Wednesday, January 8, 2020

“What I learned in avalanche school”

Why human factors have to complement snow analysis in avalanche safety courses

Again, the New York Times demonstrates its unfailingness. In a recent edition of the NYT magazine, novelist Heidi Julavis writes up an avalanche course that she attended in January last year. What she learned was that avalanches from on high aren’t the primary threat. In nine accidents out of ten, the avalanche is triggered by the victims themselves.

Shredding it: a decision-maker on Piz Calderas
(Photo courtesy of Alpine Light & Structure)

“The problem” she writes “is that people are susceptible, prideful, bullheaded, egotistic, dumbstruck and lazy. Add to this doomed slurry a little avalanche training (or what used to qualify as avalanche training, and its focus on analyzing the snowpack) and people make terrible decisions with greater frequency and confidence.”

Her course instructor confirms this bleak analysis. The demographic most likely to die in an avalanche, he says, is male, late 20s, intermediate-to-expert skiing experience, combined with some formal avalanche training.

As if to ram this point home, a friend texts to Julavis a newspaper article posted on the very afternoon that her course ends. The headline reads: “Colorado’s first avalanche death of 2019 came during an advanced avalanche-safety course on Red Mountain Pass.”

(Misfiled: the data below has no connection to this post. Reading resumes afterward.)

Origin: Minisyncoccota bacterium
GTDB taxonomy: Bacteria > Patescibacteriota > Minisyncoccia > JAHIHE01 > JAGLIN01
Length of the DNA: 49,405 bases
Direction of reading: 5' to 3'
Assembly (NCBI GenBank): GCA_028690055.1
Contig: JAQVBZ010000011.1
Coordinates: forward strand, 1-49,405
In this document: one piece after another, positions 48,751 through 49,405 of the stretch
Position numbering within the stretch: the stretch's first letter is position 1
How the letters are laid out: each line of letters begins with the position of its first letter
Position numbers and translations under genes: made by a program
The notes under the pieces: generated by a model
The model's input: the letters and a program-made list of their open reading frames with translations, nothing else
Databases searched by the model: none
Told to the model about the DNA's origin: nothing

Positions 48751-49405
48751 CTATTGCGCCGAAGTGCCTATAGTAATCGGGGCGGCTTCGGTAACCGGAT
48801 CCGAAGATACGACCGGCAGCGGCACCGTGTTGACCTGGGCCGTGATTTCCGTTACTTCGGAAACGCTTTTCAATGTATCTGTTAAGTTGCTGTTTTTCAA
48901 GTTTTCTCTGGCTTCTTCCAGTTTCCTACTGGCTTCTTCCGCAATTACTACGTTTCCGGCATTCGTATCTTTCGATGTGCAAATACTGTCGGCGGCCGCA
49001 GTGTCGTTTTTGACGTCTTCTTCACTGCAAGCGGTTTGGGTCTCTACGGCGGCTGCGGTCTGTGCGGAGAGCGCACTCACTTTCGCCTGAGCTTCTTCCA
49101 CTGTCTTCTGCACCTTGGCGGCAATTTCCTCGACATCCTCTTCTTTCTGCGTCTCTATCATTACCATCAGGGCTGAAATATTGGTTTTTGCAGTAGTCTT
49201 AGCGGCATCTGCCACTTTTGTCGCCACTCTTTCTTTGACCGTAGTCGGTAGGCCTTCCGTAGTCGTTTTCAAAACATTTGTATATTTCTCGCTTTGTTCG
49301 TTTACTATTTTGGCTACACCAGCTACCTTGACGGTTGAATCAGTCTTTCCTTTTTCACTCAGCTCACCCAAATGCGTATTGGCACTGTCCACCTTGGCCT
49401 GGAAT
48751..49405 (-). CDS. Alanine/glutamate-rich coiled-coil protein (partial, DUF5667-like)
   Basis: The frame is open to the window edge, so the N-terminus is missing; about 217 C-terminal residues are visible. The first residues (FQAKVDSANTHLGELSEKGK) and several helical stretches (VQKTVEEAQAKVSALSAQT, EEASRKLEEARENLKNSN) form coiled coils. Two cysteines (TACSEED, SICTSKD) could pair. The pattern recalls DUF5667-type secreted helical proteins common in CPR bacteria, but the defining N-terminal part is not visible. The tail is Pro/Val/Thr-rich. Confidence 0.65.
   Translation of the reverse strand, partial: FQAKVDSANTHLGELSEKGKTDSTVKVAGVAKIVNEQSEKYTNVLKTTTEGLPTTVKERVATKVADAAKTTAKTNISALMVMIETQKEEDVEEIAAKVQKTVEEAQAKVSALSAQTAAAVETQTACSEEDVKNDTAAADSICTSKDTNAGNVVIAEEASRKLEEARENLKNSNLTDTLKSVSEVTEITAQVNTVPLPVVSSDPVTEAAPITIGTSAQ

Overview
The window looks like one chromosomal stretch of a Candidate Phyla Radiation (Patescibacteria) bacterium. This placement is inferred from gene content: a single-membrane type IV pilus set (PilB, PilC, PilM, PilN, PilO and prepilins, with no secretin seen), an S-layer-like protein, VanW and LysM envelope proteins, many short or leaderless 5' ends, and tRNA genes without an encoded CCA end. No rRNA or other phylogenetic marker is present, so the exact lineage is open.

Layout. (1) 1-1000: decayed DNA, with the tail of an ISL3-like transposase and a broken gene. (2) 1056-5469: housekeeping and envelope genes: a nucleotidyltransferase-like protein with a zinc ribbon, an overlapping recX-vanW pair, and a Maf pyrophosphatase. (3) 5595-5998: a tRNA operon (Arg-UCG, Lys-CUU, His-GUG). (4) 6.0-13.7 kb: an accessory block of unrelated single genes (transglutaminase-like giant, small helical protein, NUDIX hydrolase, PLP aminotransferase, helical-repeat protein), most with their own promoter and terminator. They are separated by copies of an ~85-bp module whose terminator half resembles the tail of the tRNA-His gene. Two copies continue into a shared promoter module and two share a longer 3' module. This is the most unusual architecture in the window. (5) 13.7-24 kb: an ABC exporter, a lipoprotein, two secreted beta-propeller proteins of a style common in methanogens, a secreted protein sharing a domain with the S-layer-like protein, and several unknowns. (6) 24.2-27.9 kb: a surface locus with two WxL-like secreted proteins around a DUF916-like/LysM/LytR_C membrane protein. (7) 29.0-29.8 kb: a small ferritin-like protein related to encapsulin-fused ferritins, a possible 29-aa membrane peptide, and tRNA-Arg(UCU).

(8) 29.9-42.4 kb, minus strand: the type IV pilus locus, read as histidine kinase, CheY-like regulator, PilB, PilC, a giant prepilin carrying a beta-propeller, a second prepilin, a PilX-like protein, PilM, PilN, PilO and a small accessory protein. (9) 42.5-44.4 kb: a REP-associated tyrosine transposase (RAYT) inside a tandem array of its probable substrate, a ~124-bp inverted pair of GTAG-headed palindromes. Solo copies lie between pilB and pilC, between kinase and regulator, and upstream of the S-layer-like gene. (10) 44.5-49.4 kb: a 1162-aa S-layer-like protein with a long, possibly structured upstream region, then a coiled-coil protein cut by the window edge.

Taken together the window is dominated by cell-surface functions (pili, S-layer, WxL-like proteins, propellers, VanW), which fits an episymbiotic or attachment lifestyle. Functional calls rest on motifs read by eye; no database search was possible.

Why is it that experts fall victim to avalanches as often – or perhaps more often – than novices do?

In her write-up, Julavis refers to Human Factor 2.0, a “seminal” 2016 article by David Page about the trend in avalanche education towards better decision-making. Page, in turn, cites six human factors identified by a previous researcher into avalanche accidents. These “decision-making traps” make up the acronym FACETS:

   Familiarity: I’ve skied this line a dozen times and it’s always held.

   Acceptance: I’m not gonna be the one to chicken out/ruin the day.

   Commitment/consistency: Now we’ve come so far, we might as well carry on.

   Expert halo: The guide or the local guy must know what he’s doing.

   Tracks/scarcity: Let’s shred this untouched powder before somebody else does.

   Social facilitation/proof: Those other guys are shredding it – clearly, it’s safe.

Page goes on to cite an expert who explains that, for novices, any gains they make in learning to analyse snow are still going to be fraught with lots of uncertainty. “So we’re teaching people risk-management systems that accommodate uncertainty. We’re trying to get away from teaching people to think they know things they don’t, to teaching people how to make reasonable decisions, assuming many sources of error in the system.”

A long time ago, a veteran Swiss alpinist put matters more succinctly: “Remember,” he said, “the avalanche doesn’t know you are an expert.”

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